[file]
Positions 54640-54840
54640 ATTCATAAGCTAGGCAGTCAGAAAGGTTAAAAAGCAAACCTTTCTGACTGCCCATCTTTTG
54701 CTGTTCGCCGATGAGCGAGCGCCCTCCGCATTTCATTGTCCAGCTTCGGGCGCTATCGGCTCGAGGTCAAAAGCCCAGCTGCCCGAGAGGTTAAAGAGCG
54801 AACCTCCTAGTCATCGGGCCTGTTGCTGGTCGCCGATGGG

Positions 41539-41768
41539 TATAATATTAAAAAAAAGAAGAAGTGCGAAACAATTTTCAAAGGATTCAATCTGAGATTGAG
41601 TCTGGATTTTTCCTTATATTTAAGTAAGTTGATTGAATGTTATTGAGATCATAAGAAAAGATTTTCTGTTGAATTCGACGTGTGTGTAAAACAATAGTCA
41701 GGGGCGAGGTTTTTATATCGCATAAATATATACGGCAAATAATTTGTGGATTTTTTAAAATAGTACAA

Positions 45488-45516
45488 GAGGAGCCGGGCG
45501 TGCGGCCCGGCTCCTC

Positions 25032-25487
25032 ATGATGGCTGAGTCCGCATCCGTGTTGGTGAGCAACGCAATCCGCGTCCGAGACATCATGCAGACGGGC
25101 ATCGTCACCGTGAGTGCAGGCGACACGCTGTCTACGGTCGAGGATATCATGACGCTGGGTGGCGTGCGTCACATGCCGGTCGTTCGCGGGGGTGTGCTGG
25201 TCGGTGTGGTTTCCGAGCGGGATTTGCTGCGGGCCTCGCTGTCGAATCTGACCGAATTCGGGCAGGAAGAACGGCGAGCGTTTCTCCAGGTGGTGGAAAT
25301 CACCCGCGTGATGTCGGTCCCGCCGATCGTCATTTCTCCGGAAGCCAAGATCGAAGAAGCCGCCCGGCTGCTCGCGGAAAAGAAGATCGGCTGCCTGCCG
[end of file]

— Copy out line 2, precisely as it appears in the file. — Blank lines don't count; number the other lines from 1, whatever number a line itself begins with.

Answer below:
54640 ATTCATAAGCTAGGCAGTCAGAAAGGTTAAAAAGCAAACCTTTCTGACTGCCCATCTTTTG